Marilyn Salzman Webb is an American author, activist, professor and journalist. She holds a PhD in educational psychology from the University of Chicago.[1][2]

Webb pursued her undergraduate education at Brandeis University, graduating with a BA in 1964. Later she studied journalism at Columbia University and completed her MS degree in 1981.[3] She had begun studies for her PhD in educational psychology at the University of Chicago in 1964, but abandoned her studies there with a master's degree in 1967 after allegedly being the victim of sexual harassment and assault by professors she had asked to serve on her dissertation committee.[1] Fifty years later, she contacted administrators and re-enrolled as a doctoral candidate, graduating with her PhD in 2019.[2]

After departing Chicago in 1967, she became an activist in the New Left, joining the Students for a Democratic Society. Facing harassment and chauvinism from the men within the leftist movement, notably including an incident where she and other women were booed off a protest stage, her activist focus shifted to second-wave feminism. In this period she co-founded the DC Women’s Liberation group’s governing structure, called a Magic Quilt.[4][5][6][7] In 1970 she co-founded off our backs, a radical feminist periodical that continued publishing until 2008.[8]

Years of research as an investigative journalist culminated in her book The Good Death, published in 1997, on medical and legal controversies surrounding end-of-life care in the US.[9]

In 2001, she founded the journalism program at Knox College; she holds the title Distinguished Professor Emerita of Journalism.[10][3] She had previously founded the women's studies program at Goddard College and taught in the journalism program at Columbia University.[2]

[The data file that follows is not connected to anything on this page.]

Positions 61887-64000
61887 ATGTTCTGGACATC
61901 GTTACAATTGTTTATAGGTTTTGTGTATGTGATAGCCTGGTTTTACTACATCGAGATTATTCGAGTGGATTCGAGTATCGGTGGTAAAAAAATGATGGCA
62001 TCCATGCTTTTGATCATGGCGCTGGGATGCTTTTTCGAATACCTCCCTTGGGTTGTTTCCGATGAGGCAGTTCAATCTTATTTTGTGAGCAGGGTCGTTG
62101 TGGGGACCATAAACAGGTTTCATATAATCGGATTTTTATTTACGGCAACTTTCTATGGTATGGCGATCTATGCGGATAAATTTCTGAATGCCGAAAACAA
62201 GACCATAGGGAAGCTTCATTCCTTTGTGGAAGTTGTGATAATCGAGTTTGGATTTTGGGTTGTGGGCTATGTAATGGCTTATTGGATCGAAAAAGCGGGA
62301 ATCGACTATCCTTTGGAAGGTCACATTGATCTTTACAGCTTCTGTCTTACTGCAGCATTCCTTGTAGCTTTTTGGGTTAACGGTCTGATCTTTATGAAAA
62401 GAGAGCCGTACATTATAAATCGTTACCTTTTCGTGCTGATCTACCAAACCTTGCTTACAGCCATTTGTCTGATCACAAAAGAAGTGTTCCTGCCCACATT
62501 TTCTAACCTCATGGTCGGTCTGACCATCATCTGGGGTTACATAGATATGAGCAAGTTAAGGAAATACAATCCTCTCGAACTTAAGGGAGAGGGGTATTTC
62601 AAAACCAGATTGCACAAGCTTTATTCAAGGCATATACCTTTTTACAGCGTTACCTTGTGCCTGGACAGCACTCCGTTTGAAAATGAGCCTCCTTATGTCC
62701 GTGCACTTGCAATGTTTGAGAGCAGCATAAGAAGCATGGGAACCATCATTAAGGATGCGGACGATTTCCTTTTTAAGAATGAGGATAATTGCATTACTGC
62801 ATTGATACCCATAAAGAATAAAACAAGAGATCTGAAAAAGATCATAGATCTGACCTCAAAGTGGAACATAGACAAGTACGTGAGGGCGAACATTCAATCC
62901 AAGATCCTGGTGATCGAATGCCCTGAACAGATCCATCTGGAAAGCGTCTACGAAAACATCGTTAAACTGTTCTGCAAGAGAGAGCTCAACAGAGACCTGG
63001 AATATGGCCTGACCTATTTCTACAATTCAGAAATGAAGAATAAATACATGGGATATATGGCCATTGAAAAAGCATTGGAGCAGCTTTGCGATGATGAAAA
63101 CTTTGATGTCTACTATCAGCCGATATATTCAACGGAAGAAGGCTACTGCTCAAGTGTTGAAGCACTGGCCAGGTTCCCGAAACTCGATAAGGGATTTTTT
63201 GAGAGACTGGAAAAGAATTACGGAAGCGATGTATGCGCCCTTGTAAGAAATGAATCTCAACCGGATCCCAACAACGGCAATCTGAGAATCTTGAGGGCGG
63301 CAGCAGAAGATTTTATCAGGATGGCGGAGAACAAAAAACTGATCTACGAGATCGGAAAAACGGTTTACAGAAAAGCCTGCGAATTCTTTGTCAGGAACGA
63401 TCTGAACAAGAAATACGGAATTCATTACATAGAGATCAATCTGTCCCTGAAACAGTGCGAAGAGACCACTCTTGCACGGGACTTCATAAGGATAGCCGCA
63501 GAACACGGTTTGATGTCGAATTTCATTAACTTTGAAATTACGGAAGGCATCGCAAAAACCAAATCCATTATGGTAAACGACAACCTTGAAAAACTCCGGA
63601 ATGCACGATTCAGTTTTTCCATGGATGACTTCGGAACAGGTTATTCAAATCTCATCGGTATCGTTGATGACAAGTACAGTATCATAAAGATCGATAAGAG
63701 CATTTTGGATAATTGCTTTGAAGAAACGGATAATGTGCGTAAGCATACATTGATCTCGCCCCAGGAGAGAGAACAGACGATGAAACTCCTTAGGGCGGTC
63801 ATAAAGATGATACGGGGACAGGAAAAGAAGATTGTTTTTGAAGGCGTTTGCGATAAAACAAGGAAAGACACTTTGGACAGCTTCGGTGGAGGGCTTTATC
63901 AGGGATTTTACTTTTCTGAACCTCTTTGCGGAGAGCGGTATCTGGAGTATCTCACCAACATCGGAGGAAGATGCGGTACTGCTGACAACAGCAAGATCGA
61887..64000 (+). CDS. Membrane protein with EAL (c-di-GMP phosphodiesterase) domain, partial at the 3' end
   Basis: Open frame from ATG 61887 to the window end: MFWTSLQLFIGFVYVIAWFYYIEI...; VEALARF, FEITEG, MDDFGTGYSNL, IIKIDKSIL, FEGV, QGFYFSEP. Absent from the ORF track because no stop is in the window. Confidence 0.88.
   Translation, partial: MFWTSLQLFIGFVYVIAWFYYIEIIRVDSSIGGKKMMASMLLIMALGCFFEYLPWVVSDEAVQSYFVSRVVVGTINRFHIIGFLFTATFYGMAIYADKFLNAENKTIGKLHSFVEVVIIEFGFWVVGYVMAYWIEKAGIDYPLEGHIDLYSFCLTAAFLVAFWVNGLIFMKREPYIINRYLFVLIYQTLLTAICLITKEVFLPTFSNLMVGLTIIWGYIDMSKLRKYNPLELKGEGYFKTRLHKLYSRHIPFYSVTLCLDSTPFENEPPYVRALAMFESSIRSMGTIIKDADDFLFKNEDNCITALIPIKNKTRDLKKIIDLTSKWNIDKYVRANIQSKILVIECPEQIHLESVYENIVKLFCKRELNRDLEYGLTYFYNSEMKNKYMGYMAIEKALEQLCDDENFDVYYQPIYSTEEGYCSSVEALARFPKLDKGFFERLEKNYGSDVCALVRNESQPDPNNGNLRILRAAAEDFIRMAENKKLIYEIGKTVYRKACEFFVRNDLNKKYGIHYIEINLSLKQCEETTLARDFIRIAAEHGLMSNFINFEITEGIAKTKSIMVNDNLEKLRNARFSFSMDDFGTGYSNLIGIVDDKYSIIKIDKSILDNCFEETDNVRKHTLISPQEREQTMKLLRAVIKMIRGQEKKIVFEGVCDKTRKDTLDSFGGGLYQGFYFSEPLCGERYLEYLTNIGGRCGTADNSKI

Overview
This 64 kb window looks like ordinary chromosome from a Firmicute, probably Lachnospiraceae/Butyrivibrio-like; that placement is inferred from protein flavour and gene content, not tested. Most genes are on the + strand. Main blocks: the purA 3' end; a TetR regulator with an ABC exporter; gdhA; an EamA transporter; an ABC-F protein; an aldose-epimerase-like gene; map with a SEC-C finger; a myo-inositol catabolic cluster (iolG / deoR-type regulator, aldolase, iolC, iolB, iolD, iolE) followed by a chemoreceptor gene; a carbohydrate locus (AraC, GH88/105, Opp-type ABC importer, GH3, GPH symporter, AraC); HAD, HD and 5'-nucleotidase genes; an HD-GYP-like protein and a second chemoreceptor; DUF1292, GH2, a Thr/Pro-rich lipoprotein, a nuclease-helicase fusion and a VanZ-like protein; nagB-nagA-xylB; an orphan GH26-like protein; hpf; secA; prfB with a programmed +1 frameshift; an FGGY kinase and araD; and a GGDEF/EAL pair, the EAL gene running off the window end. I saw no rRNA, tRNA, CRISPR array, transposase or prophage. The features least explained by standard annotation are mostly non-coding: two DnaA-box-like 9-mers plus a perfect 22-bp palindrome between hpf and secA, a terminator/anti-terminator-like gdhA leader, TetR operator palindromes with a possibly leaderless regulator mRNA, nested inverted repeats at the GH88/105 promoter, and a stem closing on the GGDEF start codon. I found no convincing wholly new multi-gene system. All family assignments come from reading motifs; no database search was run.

In 2009, Webb ran for mayor of Galesburg, Illinois.[11]

Webb is featured in the documentary She's Beautiful When She's Angry.[12][6][13]

References

  1. ^ a b Kristof, Nicholas (2019-05-25). "It's Taken 5 Decades to Get the Ph.D. Her Abusive Professor Denied Her". The New York Times. Retrieved 2020-04-04.
  2. ^ a b c Wang, Jack (2019-05-13). "Marilyn Webb comes full circle to complete PhD degree". University of Chicago. Retrieved 2020-04-04.
  3. ^ a b "Marilyn Webb". Knox College. Archived from the original on 2018-06-12. Retrieved 2020-04-04.
  4. ^ "U.S. Feminism, 1968 and Mediated Collective Intellectuality". Retrieved 2020-04-20.
  5. ^ "On Shulamith Firestone, Part One". n+1. Retrieved 2020-04-04.[dead link]
  6. ^ a b Burr, Ty (2015-02-26). "In 'She's Beautiful,' women fighting their battles". Boston Globe→. Retrieved 2020-04-04.
  7. ^ Dore, Mary (2014). She's beautiful when she's angry. Music Box films.
  8. ^ Brownmiller, Susan (1999). In our time: memoir of a revolution. Dial Press. ISBN 9780385314862.
  9. ^ Webb, Marilyn (1997). The good death: the new American search to reshape the end of life. ISBN 9780553095555.
  10. ^ "Faculty - Journalism". Knox College. Retrieved 2020-04-04.
  11. ^ Mouzakitis, Chris Z. (2009-03-11). "Nine candidates in race for mayor". Galesburg Register-Mail. Retrieved 2020-04-04.
  12. ^ By Dani McClainTwitter January 16, 2015 (2015-01-16). "'She's Beautiful When She's Angry' Reveals the Radical Ordinary Women of 1960s Feminism". The Nation. Retrieved 2020-04-20.
  13. ^ "The Team — She's Beautiful When She's Angry". Shesbeautifulwhenshesangry.com. Retrieved 2017-05-12.